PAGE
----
Wednesday, September 16, 2015

Widening the Lanes on Relationship Highway

I slept and dreamt that life was joy.
I awoke and saw that life was service.
I acted and behold, service was joy.
-- Rabindranath Tagore

This is one of my favorite quotes. It’s not because it is fun to say Rabindranath Tagore’s name (though it is fun to say!), it is because it is one of the truest statements I hold dear in my life and in my ministry. I know many of you have a fondness for this particular quote, and I also am aware that many of you find joy in serving your communities and congregations, just as I do.

We are on our way! Meaning we, as the Southern Region, have set sail, and are now seeing the horizon unfold before us, as the familiar territory of what was slowly fades into memory. We come to the never before navigated, uncharted territory of what it means to be in deep interdependent, covenantal relationship with our neighboring congregations, our Region, and our Association. We have embarked on a long term experiment of sorts, one that will challenge us, move us to the edges of our comfort zone, provoke us to boldly go where no Region has gone before! Sounds exciting, right?! What does it really mean though? For you and your home congregation? What does the dissolution of the SED, FLD, MSD and SWUUC governing boards and covenanting as a region mean in your back yard?

It means we have swung open the doors to building relationships with our neighboring UU congregations and Interfaith partners- we no longer have hard boundaries keeping us siloed, but nice dash lines (like those on the highway) to move in and out of the areas we are called to. It means we have to be intentional about our relationships and stepping up and in to new roles and saying “yes” when asked, or, better yet, seeing the need and pitching in without being asked sometimes. It means being open to and available to your neighbors when they are in need, as you hope they are for you when you are in need. It means asking how someone is and really listening to their response.  It means we must honor the feelings of loss some might have after being a part of their District structure for a long time, and reminding ourselves that our regional family has grown and we have many new friends we just haven’t met yet. It means looking outside of our own congregations and seeing how we can influence our whole Association and change the world, not just our own congregations. It means the change you have been asking for is here! YOU ARE IT, and this is your opportunity to help shape the next phase of our Faith movement!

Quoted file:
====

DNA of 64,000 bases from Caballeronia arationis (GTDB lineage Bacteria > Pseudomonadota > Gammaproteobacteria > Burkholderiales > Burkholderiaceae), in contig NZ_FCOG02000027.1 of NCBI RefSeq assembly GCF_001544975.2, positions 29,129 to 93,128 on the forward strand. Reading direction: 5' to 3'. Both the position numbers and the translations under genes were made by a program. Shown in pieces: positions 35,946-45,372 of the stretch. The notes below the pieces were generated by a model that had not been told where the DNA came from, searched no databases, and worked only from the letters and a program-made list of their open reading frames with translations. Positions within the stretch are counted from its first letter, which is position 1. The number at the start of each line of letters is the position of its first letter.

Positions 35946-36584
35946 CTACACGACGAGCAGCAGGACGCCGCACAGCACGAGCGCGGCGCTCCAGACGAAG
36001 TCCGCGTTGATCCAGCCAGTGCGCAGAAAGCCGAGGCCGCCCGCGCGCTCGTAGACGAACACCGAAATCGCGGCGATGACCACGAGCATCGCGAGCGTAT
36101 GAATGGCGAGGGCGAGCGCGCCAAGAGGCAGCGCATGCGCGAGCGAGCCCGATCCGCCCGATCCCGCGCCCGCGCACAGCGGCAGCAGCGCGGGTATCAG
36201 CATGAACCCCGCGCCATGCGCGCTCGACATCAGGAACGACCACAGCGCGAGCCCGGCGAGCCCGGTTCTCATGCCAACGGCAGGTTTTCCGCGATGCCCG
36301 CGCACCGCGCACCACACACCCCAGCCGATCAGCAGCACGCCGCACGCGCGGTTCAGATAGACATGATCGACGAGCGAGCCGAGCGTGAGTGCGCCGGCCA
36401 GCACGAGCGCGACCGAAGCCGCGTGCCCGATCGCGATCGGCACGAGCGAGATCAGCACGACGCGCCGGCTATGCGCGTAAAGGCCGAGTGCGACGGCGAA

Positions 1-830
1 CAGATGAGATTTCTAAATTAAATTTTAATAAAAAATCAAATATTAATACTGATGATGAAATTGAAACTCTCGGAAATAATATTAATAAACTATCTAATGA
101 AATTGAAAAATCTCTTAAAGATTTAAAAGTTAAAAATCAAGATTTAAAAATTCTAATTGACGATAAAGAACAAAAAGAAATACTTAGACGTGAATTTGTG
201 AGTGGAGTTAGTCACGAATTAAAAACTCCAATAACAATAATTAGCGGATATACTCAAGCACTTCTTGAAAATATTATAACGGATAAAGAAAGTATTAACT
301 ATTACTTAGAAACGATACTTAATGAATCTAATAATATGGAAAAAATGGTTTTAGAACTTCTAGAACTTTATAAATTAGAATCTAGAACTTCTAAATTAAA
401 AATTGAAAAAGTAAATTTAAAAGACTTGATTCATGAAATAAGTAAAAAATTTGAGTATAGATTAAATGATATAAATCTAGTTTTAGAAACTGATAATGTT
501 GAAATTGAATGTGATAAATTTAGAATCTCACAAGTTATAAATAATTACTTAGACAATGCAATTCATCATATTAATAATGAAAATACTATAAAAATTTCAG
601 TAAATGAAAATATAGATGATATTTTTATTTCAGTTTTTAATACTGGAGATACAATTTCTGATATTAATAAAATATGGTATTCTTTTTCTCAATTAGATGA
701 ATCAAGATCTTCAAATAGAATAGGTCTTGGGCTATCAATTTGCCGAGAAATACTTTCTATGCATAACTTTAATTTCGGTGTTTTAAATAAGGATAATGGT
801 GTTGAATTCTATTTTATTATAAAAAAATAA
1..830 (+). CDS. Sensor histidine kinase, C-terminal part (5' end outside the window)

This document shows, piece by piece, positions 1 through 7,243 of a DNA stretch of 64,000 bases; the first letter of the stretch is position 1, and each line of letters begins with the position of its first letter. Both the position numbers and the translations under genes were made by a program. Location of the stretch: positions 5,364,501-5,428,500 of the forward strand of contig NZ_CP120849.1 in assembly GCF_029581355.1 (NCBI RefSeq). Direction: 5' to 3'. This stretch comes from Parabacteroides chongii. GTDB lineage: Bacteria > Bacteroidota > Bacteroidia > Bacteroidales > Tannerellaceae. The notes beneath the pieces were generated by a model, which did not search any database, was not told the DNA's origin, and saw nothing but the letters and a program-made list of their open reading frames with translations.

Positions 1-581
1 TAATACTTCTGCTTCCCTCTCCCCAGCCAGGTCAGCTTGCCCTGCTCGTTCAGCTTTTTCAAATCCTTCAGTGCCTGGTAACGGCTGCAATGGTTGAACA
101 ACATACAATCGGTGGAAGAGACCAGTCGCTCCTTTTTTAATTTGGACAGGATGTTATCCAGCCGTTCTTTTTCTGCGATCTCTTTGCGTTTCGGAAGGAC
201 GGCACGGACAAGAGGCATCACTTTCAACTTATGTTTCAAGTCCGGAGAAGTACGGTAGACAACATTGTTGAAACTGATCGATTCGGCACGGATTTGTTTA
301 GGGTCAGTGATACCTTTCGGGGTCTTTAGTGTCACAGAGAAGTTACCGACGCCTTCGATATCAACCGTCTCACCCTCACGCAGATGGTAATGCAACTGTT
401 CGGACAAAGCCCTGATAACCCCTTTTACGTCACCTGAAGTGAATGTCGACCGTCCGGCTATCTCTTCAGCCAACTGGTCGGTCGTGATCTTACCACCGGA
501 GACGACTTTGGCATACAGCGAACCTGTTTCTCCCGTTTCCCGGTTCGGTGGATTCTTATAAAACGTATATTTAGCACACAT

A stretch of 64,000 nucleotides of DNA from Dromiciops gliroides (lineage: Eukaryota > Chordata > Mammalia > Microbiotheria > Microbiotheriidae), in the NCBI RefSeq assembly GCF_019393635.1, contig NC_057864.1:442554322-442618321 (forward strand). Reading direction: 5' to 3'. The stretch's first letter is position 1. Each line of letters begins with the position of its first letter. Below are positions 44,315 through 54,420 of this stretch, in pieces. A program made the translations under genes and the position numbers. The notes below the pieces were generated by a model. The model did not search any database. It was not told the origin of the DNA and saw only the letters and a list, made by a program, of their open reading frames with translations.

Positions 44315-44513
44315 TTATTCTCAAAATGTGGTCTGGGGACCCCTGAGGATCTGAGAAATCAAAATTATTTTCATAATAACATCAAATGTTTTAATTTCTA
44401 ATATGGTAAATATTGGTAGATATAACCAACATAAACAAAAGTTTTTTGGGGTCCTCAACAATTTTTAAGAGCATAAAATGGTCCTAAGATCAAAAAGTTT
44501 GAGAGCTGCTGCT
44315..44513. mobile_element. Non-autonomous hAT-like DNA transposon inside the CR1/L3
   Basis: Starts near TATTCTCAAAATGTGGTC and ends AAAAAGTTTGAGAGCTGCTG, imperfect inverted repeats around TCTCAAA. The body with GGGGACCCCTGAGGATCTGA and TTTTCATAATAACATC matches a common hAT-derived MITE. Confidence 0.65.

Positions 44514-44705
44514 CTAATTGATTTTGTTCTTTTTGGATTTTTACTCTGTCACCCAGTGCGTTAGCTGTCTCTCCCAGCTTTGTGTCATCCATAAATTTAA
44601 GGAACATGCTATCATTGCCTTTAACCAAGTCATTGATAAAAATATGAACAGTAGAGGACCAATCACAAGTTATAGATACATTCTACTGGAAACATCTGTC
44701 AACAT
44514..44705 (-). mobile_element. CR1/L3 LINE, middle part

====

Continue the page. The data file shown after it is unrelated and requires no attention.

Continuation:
There is great need for communication and relationship in our modern world - that is why many found our religious homes in Unitarian Universalism in the first place. I wish to inspire you to express your passion, and find others throughout the Region who share the same. The Regional staff is here to help support the founding of new ‘affinity’ clusters with tools, resources, and coaching. What are you most passionate about? What would you like to start or be a part of? Who knows what good things this could lead to? For example, maybe a passion of yours is knitting. I know we have many great knitters out there! Getting together with others in your area sounds like a grand idea, but what if you knew of several other groups around the Region with the same interests? And then, what if you were to have a Skype session or two to get to know one another and a plan is hatched. Your group decides to make hats and scarves for a shelter in each city in the new cluster. Tada - the Southern Region Knitters for a Warm Winter affinity cluster is born! It could really be that simple: meet new people, learn about them as they learn about you, and do good works for our communities and our Faith. That sounds like a potential brick in the wall of Beloved Community to me.

Please know all your efforts in faithful service to Unitarian Universalism are appreciated and needed even more as we carve our new pathways! My colleagues on your Southern Region staff team and I are so proud and blessed to serve the congregations of Virginia, Tennessee, North Carolina, South Carolina, Georgia, Florida, Mississippi, Alabama, Louisiana, Texas, Oklahoma and Arkansas!  You can find your congregations’ Primary Contact by clicking the link here-

And remember: We are Better Together!

With Faith and Hope for a Bright Future,

Maggie Lovins
UUA Southern Region Congregational Life Staff

Tuesday, September 1, 2015

Just Lucky, I Guess

by Connie Goodbread, UUA Southern Region Congregational Life Staff

Grace. I love the word grace. It has a deep meaning. Grace, an elegant and fluid way of being responsible, taking it all in stride. Grace, to bring beauty into our lives and the lives of others. Grace, having a trusting clarity about your heart’s desire and actually listening to and acting on it. Grace, the ability to forgive, learn, and move on. Grace, advantages I have, but did not earn. 

As I work through my own development and becoming, I find myself thinking of several ideas and concepts that, for me, have been a struggle. Of course there are the religious concepts - what does God or Holy mean to me?  How do I hold covenant in my heart every day? How do I live in covenant with the world as a practicing Unitarian Universalist? What is the meaning of life? What is the purpose of my life? What happens when I die? Unitarian Universalism has been my lifeboat as I struggle with finding my answers to these questions and the meanings of these concepts.